In advancing this argument, we offer a new spin on the oft-cited role of literacy in mediating the relationship between states and their citizens. A central outcome of state-sponsored schooling was to inculcate a sense of shared national identity and loyalty to the state that ultimately served to elicit greater compliance with centralized “rules of the game.” While we acknowledge the loyalty-enhancing dimensions of education, our paper focuses instead on the role of literacy in reducing the costs of communication between states and their citizens. Though mundane, the everyday communicative aspect of literacy serves as an important factor supporting the effective implementation of official rules and regulations. This channel is especially important in domains of state-society interaction where loyalty is unlikely to affect society’s acceptance of the state as a monopoly regulator of social relations.

We test our argument using rich historical data from 19th century France, a foundational case in the state- and nation-building literature. We construct a subnational panel spanning the period 1836–1896 and demonstrate that as literacy increases, so too does the frequency of state-society interactions. Importantly, we control for the effect of loyalty to the state to show that reduced transaction costs constitutes an independent mechanism linking literacy to state-society interactions.

This article contributes to the rich scholarship on state formation and state capacity. Much of this literature has fruitfully focused on explaining the origins of the state’s formal institutions. We advance this line of research by studying how formal institutions, once constructed, actually interact with the populations they purport to rule. We draw attention to the importance of state-society interactions in the development of state capacity during a period when the state sought to expand its powers beyond extraction and conscription into the realm of social regulation. Our paper’s primary contribution is to highlight the central role of transaction costs in shaping the state-society interactions that form the bedrock of state power.

About the Author(s): Nan Zhang is a Senior Research Fellow at Max Planck Institute for Research on Collective Goods and Melissa M. Lee is an Assistant Professor of Politics and International Affairs at Princeton University. Their research “Literacy and State-Society Interactions in 19th Century France” is now available in Early View and will appear in a forthcoming issue of the American Journal of Political Science. 

State Visits and Leader Survival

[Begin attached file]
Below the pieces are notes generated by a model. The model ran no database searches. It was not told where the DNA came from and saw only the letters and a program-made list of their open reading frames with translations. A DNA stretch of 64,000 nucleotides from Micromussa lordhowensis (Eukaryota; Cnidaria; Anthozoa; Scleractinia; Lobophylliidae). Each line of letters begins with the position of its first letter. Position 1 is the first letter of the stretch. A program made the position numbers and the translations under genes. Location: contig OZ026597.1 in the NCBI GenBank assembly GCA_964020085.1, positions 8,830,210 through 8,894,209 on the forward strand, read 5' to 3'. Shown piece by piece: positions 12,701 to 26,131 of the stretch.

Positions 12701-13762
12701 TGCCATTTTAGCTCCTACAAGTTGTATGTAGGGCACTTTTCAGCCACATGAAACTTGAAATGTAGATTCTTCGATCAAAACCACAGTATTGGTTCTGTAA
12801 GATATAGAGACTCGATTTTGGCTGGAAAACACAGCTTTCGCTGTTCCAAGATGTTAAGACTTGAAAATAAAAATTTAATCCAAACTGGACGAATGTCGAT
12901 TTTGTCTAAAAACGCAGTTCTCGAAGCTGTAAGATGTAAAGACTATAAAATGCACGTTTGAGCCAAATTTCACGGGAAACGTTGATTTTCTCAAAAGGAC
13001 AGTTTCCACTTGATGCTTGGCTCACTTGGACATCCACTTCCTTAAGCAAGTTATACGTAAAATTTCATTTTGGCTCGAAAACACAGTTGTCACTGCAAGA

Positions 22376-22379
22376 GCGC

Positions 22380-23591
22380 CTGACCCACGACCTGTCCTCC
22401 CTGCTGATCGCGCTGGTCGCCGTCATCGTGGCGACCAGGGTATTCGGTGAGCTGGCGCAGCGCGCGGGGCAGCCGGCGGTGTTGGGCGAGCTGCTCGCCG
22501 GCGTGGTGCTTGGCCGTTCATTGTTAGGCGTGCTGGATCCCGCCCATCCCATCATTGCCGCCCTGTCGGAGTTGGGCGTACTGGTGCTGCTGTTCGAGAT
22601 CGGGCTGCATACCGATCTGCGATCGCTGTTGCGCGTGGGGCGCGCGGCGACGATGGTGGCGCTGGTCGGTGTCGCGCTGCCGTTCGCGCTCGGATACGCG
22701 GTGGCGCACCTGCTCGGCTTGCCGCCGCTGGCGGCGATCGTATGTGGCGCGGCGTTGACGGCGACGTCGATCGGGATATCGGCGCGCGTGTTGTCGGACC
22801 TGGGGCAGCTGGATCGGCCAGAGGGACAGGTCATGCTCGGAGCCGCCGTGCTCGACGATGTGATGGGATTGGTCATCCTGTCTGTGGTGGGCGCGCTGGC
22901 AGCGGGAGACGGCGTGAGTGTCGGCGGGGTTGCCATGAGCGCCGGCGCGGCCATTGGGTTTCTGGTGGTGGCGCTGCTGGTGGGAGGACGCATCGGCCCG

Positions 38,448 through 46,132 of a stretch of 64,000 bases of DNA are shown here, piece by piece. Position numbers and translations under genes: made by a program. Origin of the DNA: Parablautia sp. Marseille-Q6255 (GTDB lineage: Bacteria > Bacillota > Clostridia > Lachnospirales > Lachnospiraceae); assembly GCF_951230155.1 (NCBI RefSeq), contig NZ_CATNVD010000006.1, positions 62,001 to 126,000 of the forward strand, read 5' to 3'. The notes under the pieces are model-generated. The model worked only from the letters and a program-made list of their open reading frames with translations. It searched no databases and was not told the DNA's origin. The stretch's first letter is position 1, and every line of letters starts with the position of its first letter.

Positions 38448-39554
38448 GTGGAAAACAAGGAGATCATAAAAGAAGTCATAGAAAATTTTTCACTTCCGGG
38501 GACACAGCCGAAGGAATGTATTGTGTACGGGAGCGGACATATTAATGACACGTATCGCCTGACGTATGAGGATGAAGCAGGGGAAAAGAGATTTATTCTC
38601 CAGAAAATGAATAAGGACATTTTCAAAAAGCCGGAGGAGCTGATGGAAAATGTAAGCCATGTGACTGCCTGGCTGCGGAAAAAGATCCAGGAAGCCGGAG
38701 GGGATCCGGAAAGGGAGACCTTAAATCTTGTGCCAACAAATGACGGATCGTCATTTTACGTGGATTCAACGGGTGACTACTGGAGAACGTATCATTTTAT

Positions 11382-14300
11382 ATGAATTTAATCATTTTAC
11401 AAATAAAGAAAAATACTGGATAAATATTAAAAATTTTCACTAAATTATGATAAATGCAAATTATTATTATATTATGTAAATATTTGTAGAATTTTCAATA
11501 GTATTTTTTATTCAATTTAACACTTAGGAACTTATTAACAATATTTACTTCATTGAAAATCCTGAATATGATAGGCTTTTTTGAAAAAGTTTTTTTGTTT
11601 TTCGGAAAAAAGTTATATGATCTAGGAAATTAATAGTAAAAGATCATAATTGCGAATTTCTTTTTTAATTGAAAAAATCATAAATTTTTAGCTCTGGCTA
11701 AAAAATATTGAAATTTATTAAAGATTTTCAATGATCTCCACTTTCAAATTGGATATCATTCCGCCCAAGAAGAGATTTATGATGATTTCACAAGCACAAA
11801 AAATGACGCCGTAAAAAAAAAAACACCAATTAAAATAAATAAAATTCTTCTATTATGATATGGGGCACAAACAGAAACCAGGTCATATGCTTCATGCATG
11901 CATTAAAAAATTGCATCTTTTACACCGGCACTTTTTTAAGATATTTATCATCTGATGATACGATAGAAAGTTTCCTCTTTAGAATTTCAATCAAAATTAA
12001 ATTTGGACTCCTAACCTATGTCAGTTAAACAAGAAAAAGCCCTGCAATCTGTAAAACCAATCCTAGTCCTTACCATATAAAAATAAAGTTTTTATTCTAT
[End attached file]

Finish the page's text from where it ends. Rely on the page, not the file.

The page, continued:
The forthcoming article “State Visits and Leader Survival” by Matt Malis and Alastair Smith is summarized by the author(s) below. 

 

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Political leaders spend substantial portions of their time traveling internationally to meet face-to-face with other leaders. Recent U.S. Presidents, for instance, have spent one-third of their days in office visiting or hosting foreign heads of state. This practice, while commonplace in contemporary politics, raises some basic questions: First, given the high opportunity cost of leaders’ time, why do leaders conduct visits themselves, rather than delegating diplomatic work to their (presumably better-informed) agents? Second, why are visits conducted in-person, despite the proliferation of technologies that would facilitate long-distance diplomatic communication? And finally, why do leaders seem to treat visits as a thing of material value, which can be proffered or withheld as part of an international exchange?

This paper seeks to resolve these puzzles, using a formal model of top-level diplomatic exchange and an empirical analysis of US presidential visits from 1960-2013. We develop a theory focused on the publicness of a visit and the information it reveals, and the impact of that information on domestic political contestation. Our model features a domestic challenger who can attempt to unseat an incumbent, but who only wants to challenge when the incumbent is weak and a challenge is likely to succeed. In anticipation of this domestic competition, a foreign power can choose whether or not to conduct a diplomatic visit with the incumbent, in exchange for some future deal or policy concession. Importantly, the foreign power faces a cost for conducting the visit, and only enjoys the benefit of the bilateral deal if the incumbent stays in office long enough to deliver. So the foreign power only visits leaders who are sufficiently strong as to make the visit worthwhile in expectation. Aware of these incentives, domestic opponents update their beliefs of the incumbent’s strength following a diplomatic visit, and are deterred from mounting a challenge against her.